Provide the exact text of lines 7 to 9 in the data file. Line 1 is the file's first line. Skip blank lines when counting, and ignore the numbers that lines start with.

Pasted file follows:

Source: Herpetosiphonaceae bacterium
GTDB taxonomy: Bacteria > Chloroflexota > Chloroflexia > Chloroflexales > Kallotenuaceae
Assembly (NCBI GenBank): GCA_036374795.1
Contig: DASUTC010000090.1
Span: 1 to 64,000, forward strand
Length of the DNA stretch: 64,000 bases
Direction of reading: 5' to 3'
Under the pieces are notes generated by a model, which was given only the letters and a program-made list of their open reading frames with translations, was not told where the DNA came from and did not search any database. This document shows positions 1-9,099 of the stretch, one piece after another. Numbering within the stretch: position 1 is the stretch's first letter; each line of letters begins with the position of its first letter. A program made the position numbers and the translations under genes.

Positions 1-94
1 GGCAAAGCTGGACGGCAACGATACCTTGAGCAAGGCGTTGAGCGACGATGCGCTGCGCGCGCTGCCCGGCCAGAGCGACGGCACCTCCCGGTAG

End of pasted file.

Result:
Direction of reading: 5' to 3'
Under the pieces are notes generated by a model, which was given only the letters and a program-made list of their open reading frames with translations, was not told where the DNA came from and did not search any database. This document shows positions 1-9,099 of the stretch, one piece after another. Numbering within the stretch: position 1 is the stretch's first letter; each line of letters begins with the position of its first letter. A program made the position numbers and the translations under genes.

Positions 1-94